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The skills of the ancient Egyptians in preserving bodies through mummification are well known, but their expertise in the everyday medical practices needed to treat the living is less familiar and often misinterpreted. John F. Nunn draws on his own experience as an eminent doctor of medicine and an Egyptologist to reassess the evidence. He has translated and reviewed the original Egyptian medical papyri and has reconsidered other sources of information, including skeletons, mummies, statues, tomb paintings and coffins. Illustrations highlight symptoms of similar conditions in patients ancient and modern, and the criteria by which the Egyptian doctors made their diagnoses - many still valid today - are evaluated in the light of current medical knowledge. In addition, an appendix listing all known named doctors contains previously unpublished additions from newly translated texts. Spells and incantations and the relationship of magic and religion to medical practice are also explored. Incorporating the most recent insights of modern medicine and Egyptology, the result is the most comprehensive and authoritative general book to be published on this fascinating subject for many years.
Ancient Egyptian medicine employed advanced surgical practices, while the prevention and treatment of diseases relied mostly on naturalremedies and magical incantations. In the first of two volumes, The Medicine of the Ancient Egyptians explores these two different aspects, using textual sources and physical evidence to cast light on the state of ancient medical knowledge and practice and the hardships of everyday life experienced by the inhabitants of the land on the Nile. The first part of the book focuses on ancient Egyptian surgery, drawing mainly on cases described in the Edwin Smith papyrus, which details a number of injuries listed by type and severity. These demonstrate the rational approach employed by ancient physicians in the treatment of injured patients. Additional surgical cases are drawn from the Ebers papyrus. The chapters that follow cover gynecology, obstetrics, and pediatric cases, with translations from the Kahun gynecological papyrus and other medical texts, illustrating a wide range of ailments that women and young children suffered in antiquity, and how they were treated. Illustrated with more than sixty photographs and line drawings, The Medicine of the Ancient Egyptians is highly recommended reading for scholars of ancient Egyptian medicine and magic, as well as for paleopathologists, medical historians, and physical anthropologists.
A comprehensive survey of medical knowledge and practice in ancient Egypt focusing on internal medicine written by leading authorities in the field Ancient Egyptian medicine employed advanced surgical practices, while the prevention and treatment of diseases relied mostly on natural remedies and magical incantations. Following the successful first volume of The Medicine of the Ancient Egyptians , which dealt with surgical practices and the treatment of women and children, this second volume explores a wide range of internal medical problems that the Egyptian population suffered in antiquity, and various methods of their treatment. These include ailments of the respiratory, digestive, and circulatory systems, chiefly heart diseases of various types, coughs, stomachaches, constipation, diarrhea, internal parasites, and many other medical conditions. Drawing on formulas and descriptions in the Ebers papyrus and other surviving ancient Egyptian medical papyri, as well as physical evidence and wall depictions, the authors present translations of the medical treatises together with commentaries and interpretations in the light of modern medical knowledge. The ancient texts contain numerous recipes for the preparation of various remedies, often herbal in the form of pills, drinks, ointments, foods, or enemas. These reveal a great deal about ancient Egyptian physicians and their deep understanding of the healing properties of herbs and other medicinal substances. Illustrated with thirty-five photographs and line drawings, The Medicine of the Ancient Egyptians: 2: Internal Medicine is highly recommended reading for scholars of ancient Egyptian medicine and magic, as well as for paleopathologists, medical historians, and physical anthropologists.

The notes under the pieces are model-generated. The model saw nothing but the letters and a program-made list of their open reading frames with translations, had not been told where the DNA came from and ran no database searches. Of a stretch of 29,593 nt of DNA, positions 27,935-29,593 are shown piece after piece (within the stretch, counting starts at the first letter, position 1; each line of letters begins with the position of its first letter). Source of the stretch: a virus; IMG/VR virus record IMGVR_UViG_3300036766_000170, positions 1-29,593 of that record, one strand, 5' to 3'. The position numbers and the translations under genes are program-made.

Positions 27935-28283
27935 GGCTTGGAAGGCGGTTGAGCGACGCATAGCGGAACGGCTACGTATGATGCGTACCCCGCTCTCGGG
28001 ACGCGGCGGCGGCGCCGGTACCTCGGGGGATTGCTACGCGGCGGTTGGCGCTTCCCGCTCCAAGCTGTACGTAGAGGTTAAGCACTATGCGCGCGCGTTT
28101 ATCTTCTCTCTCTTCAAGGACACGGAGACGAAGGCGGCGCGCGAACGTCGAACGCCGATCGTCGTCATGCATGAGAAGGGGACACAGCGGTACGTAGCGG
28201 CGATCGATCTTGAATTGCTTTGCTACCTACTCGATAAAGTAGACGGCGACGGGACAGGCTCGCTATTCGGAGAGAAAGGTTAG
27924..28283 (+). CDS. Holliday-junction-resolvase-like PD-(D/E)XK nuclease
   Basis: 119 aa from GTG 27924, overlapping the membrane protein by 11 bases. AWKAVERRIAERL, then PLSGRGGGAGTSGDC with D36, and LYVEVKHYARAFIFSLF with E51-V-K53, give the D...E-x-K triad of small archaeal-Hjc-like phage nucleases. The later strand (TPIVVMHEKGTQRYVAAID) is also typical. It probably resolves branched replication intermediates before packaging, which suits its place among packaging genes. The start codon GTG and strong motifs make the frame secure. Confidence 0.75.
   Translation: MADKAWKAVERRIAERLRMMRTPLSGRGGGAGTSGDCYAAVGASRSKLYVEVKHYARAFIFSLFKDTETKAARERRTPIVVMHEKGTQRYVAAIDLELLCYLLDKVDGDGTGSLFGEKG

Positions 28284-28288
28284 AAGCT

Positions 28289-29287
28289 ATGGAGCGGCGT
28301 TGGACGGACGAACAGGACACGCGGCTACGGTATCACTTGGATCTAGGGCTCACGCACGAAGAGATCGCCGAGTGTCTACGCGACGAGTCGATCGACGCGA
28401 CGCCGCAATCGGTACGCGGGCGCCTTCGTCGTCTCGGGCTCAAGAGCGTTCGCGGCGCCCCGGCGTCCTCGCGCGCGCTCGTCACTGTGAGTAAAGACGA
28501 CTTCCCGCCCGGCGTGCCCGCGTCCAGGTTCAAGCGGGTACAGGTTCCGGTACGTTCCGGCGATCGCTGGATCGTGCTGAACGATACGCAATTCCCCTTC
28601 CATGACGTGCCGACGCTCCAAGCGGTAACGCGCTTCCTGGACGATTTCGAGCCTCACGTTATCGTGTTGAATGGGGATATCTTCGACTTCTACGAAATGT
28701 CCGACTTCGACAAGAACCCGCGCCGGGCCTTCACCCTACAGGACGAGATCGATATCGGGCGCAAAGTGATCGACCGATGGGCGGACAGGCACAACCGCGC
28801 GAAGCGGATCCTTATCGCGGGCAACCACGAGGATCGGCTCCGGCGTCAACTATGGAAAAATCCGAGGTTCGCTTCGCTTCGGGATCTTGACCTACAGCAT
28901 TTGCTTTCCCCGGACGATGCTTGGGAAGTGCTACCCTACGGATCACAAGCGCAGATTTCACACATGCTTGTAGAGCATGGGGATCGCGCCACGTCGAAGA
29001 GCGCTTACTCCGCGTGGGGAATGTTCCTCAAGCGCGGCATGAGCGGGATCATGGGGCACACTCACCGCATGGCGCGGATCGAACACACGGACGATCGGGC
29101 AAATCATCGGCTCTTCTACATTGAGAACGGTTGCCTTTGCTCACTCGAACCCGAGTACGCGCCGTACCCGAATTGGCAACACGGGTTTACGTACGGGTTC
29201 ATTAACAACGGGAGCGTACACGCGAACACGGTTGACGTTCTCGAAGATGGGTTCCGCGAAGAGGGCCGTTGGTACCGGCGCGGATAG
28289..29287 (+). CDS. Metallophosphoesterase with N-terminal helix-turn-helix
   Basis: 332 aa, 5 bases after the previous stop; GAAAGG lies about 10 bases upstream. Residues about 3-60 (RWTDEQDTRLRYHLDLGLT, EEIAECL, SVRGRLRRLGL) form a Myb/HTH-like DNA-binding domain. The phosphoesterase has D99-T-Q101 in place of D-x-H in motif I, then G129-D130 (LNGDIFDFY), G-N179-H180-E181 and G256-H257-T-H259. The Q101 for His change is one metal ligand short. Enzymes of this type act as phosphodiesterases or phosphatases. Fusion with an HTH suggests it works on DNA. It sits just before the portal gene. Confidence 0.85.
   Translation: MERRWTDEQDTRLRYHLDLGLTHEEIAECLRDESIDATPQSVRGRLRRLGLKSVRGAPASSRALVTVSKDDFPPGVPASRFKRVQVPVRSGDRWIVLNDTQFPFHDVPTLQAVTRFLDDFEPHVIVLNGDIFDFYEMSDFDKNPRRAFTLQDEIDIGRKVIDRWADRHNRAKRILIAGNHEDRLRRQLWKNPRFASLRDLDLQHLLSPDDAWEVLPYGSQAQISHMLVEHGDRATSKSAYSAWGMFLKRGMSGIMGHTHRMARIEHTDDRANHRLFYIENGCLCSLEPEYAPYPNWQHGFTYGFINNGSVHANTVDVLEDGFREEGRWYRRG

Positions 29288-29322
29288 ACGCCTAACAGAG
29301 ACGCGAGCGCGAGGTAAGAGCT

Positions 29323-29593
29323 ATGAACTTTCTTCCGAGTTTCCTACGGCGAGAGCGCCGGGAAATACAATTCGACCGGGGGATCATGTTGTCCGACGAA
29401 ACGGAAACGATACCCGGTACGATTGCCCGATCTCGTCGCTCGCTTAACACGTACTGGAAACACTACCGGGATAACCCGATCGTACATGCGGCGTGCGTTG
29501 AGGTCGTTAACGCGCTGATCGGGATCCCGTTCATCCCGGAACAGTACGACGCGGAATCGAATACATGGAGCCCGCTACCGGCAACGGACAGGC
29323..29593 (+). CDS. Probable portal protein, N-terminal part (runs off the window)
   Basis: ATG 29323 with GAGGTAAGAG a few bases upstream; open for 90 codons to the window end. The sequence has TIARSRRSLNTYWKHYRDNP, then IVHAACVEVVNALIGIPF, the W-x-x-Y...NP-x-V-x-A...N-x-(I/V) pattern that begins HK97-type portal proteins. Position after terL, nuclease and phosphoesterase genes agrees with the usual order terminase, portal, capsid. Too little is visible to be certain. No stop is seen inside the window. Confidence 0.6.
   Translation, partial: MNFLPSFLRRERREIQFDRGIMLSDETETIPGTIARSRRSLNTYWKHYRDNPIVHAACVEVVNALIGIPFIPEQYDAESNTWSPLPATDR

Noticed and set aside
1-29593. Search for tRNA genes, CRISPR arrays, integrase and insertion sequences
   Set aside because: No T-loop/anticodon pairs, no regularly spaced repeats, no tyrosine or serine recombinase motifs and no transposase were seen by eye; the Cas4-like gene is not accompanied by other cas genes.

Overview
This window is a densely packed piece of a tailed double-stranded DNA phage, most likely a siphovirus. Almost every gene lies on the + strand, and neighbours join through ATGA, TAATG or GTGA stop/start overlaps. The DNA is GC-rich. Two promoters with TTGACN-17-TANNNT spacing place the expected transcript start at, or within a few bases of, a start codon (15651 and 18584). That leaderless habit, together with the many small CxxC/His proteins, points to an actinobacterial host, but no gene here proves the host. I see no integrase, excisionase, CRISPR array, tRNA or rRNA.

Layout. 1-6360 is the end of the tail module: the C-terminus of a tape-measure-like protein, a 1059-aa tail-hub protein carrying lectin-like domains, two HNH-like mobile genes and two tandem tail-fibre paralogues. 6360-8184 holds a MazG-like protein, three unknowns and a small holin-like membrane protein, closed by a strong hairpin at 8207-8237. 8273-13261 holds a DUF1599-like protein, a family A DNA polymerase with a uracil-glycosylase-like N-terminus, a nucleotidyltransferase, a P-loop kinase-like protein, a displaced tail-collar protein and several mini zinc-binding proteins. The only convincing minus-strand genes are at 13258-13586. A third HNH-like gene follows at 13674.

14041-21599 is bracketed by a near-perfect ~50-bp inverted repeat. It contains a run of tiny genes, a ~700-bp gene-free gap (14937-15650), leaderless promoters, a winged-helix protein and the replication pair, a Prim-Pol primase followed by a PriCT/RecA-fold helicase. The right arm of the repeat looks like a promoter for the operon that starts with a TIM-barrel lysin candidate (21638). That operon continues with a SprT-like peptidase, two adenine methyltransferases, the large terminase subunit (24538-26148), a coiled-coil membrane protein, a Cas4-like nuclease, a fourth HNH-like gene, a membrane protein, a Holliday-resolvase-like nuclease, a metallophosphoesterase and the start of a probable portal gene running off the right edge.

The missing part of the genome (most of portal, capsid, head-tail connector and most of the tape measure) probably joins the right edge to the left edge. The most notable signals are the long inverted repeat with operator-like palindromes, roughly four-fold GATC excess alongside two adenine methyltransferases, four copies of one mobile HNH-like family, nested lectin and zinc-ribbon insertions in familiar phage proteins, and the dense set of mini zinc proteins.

Diseases and injuries were major concerns for ancient Egyptians. This book, featuring some sixty-four objects from the Metropolitan Museum, discusses how both practical and magical medicine informed Egyptian art and for the first time reproduces and translates treatments described in the spectacular Edwin Smith Papyrus.
A review of Dr. Carl H. Klein's manuscript translation of the Papyrus Ebers.
This monograph explores the unity of the modern concepts of magic and science in Egyptian medicine.
Combining approaches to ancient Egyptian religious expression, medical practice and the modern scientific study of human and material remains from Egypt and Sudan, this volume celebrates the multidisciplinary career of Professor Rosalie David OBE. The UK's first female Professor in Egyptology, Rosalie David's pioneering work at the University of Manchester on Egyptian mummies, magic and medicine has been of international importance. This volume presents research by a number of leading experts in their fields: recent archaeological fieldwork, new research on Egyptian human remains and unpublished museum objects along with reassessments of ancient Egyptian texts concerned with healing and the study of technology through experimental archaeology. Contributors try to answer some of Egyptology's most enduring questions - How did Tutankhamun die? How were the Pyramids built? How were mummies made? - along with less well-known puzzles. Rather than address these areas separately, the volume adopts the so-called 'Manchester method' instigated by Rosalie David and attempts to integrate perspectives from both traditional Egyptology and scientific analytical techniques. Much of this research has never appeared in print before, particularly that resulting from the Manchester Egyptian Mummy Project, set up in the 1970s. The resulting overview gives a good history of the discipline, illustrating how Egyptology has developed over the last forty years, and how many of the same big questions still remain. This book will be of use to researchers and students of archaeology or related disciplines with an interest in multidisciplinary approaches to understanding life and death in ancient Egypt and Sudan.